Dargham al-Zaidi is helping to prepare the family home for his brother's party
The Iraqi journalist jailed for hurling his shoes at former US President George W Bush is to be freed on Monday - to an uncertain future.
Muntadar al-Zaidi's release after nine months in prison will be celebrated by many across the Arab world to whom he has become a hero.
He is reported to have been offered money, lucrative jobs, marriages and even a career in politics.
His brother says an official boycott may stop Zaidi's return to journalism.
Zaidi, a reporter for al-Baghdadiya TV, shot to fame on 14 December 2008 when he hurled his footwear at Mr Bush during a televised news conference with Iraqi Prime Minister Nouri al-Maliki.
He called Mr Bush "a dog" and threw his shoes as a "farewell kiss" from Iraqis killed, orphaned or widowed since the US-led invasion.
Zaidi was jailed for three years for assault, but the sentence was reduced on appeal.
Outpouring of support
Although the incident embarrassed the Iraqi government, there was an outpouring of support for Zaidi - and his act of defiance - across many Arab countries.
Footage of the shoe hurling incident
Zaidi's brother, Dargham, says the attention lavished on the reporter has been amazing.
"We have had pledges of money, the Emir of Qatar promised a golden horse, Colonel Muammar Gaddafi (of Libya) said he would award him Libya's highest honour, other people said they would buy him a sports car," he said.
Dargham al-Zaidi said he believed that his brother might quit his work as a journalist "because he is sure that he will be turned away or boycotted by government officials".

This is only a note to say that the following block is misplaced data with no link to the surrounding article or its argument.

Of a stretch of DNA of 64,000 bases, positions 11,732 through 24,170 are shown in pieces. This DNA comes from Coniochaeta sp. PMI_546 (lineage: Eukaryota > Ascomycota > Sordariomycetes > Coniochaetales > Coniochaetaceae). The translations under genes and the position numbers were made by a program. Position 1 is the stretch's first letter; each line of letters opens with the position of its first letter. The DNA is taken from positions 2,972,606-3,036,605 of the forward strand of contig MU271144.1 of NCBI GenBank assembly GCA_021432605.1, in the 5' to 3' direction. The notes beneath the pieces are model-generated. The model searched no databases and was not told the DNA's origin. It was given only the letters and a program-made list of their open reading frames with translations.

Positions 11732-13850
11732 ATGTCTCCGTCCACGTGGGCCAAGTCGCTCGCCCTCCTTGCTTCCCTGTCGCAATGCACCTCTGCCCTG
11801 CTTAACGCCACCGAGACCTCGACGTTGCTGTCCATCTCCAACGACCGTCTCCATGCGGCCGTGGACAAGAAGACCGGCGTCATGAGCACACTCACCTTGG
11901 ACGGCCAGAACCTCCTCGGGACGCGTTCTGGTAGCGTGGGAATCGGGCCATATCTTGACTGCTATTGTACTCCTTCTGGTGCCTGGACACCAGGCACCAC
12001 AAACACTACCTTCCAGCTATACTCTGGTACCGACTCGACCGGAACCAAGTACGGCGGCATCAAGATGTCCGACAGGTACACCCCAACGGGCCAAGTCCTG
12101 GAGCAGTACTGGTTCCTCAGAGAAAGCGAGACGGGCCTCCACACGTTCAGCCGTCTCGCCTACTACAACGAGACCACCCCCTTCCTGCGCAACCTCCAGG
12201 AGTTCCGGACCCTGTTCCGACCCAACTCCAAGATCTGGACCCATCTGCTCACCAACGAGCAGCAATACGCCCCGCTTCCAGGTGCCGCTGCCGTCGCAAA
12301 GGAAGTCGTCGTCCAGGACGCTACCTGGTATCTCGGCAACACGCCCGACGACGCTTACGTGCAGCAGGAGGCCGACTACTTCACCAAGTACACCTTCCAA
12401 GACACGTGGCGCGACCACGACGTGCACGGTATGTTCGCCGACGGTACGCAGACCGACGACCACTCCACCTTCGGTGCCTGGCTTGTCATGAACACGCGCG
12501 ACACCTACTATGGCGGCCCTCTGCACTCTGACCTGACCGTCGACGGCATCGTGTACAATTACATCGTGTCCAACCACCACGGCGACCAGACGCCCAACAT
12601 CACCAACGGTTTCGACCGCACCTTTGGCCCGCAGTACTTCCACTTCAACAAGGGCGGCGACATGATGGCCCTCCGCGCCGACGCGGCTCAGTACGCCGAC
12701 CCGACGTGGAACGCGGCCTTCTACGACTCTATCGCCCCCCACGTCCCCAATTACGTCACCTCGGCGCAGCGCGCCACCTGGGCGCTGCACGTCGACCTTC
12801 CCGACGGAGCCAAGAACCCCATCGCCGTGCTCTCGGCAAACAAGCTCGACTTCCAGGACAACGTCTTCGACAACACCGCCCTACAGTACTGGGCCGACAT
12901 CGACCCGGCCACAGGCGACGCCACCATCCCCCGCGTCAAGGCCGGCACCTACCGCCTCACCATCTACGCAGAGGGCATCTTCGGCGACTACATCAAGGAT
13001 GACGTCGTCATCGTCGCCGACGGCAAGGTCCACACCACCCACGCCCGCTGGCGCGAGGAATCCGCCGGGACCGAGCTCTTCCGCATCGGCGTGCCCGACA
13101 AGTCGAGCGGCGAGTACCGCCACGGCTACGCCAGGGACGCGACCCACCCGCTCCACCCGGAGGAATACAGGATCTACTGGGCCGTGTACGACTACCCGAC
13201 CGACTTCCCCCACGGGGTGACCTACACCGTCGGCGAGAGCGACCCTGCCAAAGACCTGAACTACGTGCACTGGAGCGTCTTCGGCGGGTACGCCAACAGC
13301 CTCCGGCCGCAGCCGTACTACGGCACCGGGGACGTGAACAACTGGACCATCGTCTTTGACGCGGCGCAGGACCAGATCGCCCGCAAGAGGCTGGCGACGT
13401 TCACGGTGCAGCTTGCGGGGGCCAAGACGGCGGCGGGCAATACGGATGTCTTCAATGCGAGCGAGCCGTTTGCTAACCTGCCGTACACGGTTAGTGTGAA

"Rather, he told me he is interested in working in a humanitarian organisation or becoming an activist for women's and orphans' rights," he told AP news agency.
He added that Zaidi had declined offers to stand for several independent political parties.
Al-Baghdadiya TV - which has continued to pay Zaidi's salary during his time in jail - believes he will return to work there.
"As far as I know, from what he has told me - and I speak to him weekly - he will come back to work for al-Baghdadiya," said Abdul-Hamid al-Sayah, manager of the Cairo-based station.
"He is very attached to the station."
Mr Sayah said they planned to hold a press conference with Zaidi and a talkshow appearance where he would explain his actions.
Al-Baghdadiya colleague Mohammed Wadeh said some of the Arab world's best-known satellite TV stations had tried to recruit Zaidi as an anchorman, but "he refused them all".
Whatever the outcome, Zaidi's relatives were preparing a party at the family home in Baghdad where special posters of their "hero" were fixed to the walls ready for his release on Monday.
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